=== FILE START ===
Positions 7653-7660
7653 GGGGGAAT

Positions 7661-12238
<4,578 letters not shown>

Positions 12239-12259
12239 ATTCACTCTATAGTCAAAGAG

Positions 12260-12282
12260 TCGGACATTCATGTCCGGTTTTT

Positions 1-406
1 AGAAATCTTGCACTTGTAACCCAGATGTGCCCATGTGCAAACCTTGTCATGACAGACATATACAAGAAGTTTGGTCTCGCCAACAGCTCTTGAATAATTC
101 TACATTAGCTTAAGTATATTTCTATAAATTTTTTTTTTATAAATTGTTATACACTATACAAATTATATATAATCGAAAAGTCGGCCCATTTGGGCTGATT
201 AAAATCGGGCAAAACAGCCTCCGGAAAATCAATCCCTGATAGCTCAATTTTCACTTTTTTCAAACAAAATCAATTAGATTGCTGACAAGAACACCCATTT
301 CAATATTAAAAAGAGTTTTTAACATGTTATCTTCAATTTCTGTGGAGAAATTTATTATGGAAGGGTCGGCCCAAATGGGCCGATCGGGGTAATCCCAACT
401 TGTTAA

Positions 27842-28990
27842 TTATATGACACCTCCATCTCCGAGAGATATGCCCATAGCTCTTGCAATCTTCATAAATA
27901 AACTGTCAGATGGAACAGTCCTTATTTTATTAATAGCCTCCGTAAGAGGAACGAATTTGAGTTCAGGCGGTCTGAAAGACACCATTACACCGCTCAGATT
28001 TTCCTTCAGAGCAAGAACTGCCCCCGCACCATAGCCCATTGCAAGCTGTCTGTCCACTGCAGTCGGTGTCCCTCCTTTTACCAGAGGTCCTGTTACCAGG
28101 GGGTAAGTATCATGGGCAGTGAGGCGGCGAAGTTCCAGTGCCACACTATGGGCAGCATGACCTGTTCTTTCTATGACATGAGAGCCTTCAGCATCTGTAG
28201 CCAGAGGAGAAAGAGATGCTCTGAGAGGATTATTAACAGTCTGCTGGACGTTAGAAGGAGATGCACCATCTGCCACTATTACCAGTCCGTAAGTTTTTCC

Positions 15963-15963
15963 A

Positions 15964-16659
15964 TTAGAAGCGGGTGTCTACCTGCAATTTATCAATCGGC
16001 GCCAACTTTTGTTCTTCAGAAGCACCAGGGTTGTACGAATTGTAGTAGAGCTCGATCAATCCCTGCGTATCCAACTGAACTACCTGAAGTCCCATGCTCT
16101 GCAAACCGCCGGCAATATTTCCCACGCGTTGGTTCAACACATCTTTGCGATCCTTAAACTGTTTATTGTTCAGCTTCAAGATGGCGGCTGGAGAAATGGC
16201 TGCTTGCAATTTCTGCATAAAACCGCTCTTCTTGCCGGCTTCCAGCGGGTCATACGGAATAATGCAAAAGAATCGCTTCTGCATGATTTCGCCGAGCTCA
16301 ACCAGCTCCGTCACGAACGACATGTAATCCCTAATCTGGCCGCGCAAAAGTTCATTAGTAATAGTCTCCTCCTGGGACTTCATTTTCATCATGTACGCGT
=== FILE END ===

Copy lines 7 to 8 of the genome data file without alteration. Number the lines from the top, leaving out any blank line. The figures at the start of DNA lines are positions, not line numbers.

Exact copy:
Positions 12260-12282
12260 TCGGACATTCATGTCCGGTTTTT